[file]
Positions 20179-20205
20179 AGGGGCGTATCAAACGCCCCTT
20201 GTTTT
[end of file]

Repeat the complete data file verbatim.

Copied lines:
Positions 20179-20205
20179 AGGGGCGTATCAAACGCCCCTT
20201 GTTTT